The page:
When considering the concept of portfolio reviews, the importance of the 'hold' gate output can be stressed. The output of portfolio reviews is dependent on the firm's available resources, the relative potential of each project and the desired distribution of project-types within the portfolio (see Project Portfolio Management Vs. Programme Management section 'Portfolio Management'). The hold decision is often used to temporary stop projects which characteristics do not fit the portfolio or might not be promising enough for the allocation of additional resources.

Limitations of Using the Stage-Gate Process

The Stage-Gate Process has been linked with several limitations, some of them have already been solved over time. Below you find a list of limitations/problems that are still present after applying Stage-Gate processes:

A. The effectiveness of the method highly depends on the behavior of senior management members that are appointed as gatekeepers. Cases exist where gatekeepers did not objectively decide on the gate output, or where personal prioritization was given for certain criteria [3].

B. The method requires a certain organizational mindset, where "homework" has to be done. In other words, companies have to do research when determining criteria at the gates and have to keep track of resource availability across the time-span of the projects. Using a Stage-Gate Process does not guarantee success, where its added value depends heavily on the right use of other tools [3].

C. The method assumes that cross-functional activities during each stage will reduce risks optimally. However, research emphasizes the relevance of risk management practices in the success of new product development (NPD) projects. [16] [17] Research in the field of risk management suggest that risk reduction in project environments is more complex than is suggested in the Stage-Gate Process model.

D. Some projects require a more flexible framework. For designers it is often hard to follow a linear progress. For these projects the structural characteristics of the Stage-Gate Approach will not provide as much added value. Boland & Collopy (2004) stresses the relevance of designing outside of existing company systems in a free-space [18]. Using the Stage-Gate Process may provide too much restrictions for team members in certain product development scenarios, where (senior) managers require the approach for decision-making.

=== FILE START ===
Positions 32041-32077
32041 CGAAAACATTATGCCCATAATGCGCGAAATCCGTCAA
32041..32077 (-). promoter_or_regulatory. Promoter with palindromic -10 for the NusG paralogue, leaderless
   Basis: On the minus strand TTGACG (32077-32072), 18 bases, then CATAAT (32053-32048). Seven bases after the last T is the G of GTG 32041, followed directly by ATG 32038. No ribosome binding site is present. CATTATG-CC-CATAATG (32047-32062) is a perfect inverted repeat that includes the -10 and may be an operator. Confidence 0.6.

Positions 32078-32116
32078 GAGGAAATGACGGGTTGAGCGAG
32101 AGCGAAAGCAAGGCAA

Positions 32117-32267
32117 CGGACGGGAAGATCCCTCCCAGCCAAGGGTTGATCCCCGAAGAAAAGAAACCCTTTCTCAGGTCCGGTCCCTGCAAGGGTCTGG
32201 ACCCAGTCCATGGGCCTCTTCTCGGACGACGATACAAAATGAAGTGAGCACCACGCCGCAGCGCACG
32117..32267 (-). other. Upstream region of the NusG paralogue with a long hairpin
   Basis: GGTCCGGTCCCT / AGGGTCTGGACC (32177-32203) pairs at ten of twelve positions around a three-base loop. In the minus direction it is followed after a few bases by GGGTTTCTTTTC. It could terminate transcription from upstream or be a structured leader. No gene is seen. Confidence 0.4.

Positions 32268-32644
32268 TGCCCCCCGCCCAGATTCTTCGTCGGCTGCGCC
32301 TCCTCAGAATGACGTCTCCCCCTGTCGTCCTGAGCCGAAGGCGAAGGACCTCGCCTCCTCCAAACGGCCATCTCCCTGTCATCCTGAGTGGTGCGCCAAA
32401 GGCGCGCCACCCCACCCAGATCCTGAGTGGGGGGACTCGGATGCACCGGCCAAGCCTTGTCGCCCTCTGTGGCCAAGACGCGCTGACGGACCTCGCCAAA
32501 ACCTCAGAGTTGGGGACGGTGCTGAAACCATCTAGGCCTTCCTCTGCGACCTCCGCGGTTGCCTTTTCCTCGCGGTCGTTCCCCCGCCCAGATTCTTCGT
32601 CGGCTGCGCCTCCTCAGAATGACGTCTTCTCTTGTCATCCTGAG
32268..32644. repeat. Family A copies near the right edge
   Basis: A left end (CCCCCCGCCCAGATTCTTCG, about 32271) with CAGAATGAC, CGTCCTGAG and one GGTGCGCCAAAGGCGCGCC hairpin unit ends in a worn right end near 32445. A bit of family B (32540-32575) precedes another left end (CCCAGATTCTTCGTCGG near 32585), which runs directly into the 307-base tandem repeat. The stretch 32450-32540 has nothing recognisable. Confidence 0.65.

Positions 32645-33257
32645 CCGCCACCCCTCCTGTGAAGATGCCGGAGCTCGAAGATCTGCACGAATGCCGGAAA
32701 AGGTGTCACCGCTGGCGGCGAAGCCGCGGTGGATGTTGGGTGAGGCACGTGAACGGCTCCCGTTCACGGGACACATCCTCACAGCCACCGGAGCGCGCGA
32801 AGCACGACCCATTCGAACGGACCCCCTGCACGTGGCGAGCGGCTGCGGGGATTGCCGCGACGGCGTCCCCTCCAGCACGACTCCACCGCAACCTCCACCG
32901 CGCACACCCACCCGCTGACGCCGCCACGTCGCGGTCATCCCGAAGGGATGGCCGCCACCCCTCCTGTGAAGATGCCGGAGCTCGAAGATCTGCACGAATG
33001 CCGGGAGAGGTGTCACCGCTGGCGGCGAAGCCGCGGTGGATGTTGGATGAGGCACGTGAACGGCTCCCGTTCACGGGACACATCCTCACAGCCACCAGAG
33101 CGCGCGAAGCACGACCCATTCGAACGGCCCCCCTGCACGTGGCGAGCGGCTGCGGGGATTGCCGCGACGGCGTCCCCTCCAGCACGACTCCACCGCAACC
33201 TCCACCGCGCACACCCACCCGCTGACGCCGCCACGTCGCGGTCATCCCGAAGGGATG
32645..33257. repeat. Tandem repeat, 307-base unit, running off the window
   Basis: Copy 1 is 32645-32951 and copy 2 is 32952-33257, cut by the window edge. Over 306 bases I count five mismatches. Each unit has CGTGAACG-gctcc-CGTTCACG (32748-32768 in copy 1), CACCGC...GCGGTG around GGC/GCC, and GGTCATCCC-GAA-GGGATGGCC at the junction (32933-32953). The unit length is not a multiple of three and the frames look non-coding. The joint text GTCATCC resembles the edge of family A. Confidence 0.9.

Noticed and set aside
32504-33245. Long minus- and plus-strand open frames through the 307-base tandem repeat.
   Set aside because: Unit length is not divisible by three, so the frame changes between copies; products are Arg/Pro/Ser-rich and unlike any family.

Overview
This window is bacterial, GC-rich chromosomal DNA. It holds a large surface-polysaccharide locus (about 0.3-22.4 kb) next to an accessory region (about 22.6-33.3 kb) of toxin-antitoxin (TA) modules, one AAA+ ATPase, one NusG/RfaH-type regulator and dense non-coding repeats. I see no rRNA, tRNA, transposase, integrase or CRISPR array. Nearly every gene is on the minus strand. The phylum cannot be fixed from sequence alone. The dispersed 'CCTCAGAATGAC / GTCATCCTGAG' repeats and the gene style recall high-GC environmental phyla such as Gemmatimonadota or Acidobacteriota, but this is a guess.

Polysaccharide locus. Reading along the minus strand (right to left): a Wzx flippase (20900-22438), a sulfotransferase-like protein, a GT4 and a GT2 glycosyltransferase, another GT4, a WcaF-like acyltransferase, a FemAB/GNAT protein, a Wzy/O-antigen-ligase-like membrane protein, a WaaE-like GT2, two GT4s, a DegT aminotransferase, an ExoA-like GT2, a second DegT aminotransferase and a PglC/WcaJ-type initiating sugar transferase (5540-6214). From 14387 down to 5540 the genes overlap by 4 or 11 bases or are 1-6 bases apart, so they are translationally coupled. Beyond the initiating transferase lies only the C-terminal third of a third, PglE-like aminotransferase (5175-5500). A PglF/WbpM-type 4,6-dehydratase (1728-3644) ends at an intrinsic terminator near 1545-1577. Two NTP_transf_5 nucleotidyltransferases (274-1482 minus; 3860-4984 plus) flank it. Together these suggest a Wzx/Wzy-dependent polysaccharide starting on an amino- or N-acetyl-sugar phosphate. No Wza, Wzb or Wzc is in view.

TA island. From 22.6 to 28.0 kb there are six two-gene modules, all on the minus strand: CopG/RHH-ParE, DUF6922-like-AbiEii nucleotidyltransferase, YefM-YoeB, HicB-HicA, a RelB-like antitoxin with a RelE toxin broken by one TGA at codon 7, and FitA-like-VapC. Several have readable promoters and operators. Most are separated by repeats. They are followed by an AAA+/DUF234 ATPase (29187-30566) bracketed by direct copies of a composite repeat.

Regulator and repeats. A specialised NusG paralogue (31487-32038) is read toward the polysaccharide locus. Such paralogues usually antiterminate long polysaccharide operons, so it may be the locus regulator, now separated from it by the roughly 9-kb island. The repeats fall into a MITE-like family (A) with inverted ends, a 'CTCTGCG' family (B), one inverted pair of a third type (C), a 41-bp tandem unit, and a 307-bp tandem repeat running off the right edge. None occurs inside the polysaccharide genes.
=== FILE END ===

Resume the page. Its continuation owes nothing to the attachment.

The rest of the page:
E. Another limitation regarding flexibility is emphasized by Lenfle & Loch (2010) who emphasize that iterations of stages ("recycling" stages) is paired with high costs and planning issues [19]. For new product development processes requiring high flexibility and (therefore) a number of iterations, formalization of the process may emphasize the loss of time and money too much. This might result in a negative attitude of the gatekeepers towards recycling of gates.

F. The last element relating to the flexibility of using the Stage-Gate Process is emphasized by Sethi & Iqbal (2008) [20]. They emphasized a paradox which finds its origin in inflexible criteria defined at gates. They emphasize that this scenario leads to learning failure. This failure originates from not being able to change stage activities/gate criteria during the projects development. Learning failure may then influence market performance of novel new products, which (in turn) is not desirable for (senior) management.

G. Where the Stage-Gate Process allows many other tools to be incorporated within the framework, no clear guidelines are given on possible limitations or guidelines for implementation. Cooper (2008) already emphasized that firms occasionally use cost-cutting models in the wrong manner within Stage-Gate Processes [3]. Ringen and Welo (2016) emphasize the fact that the Stage-Gate Process is not really a "process", but more of a governance concept [21]

Key References

1. Virtual Issue Introduction: We've Come a Long Way Baby - Cooper, R.G. (2017) [22]

In this article Robert G. Cooper provides a more holistic approach to the new product development process for which he once developed the Stage-Gate Approach. Using 4 dimensions, Cooper explains how all major tools and methods in innovation management can be used to create an overarching framework called the Innovation Diamond. Using the information presented above, it can be concluded that effective use of the Stage-Gate Process can be linked to all aspects of innovation management best practices. Cooper's most recent article therefore still emphasizes the relevance of the Stage-Gate Process, not only in project management, but also in the broader field of innovation management.

2. Stage-gate Project Management Processes as Professional Communication Practice: Connecting Technical and Marketing Communication in New Product Development - Berggreen, L. & Kampf, C. (2016) [23]

Berggreen and Kampf stress the relevance of the Stage-Gate Process in communication in new product development scenarios. The concept of the Marketing Circle is introduced, describing that technical communication is situated in a field connecting technical communication, marketing, and business process understanding. For engineering students, it is relevant to know how projects are managed and how the Stage-Gate Approach can be employed to connect the relevant fields (mentioned above). Students in the field of engineering will be confronted with project environments in the future, and should know how business processes are relevant for designing new products. Basic knowledge about the Stage-Gate Process is important to gain this knowledge. The article emphasizes the relevance of the Stage-Gate Process as one of the main methods to be mastered in teaching the basics on project management.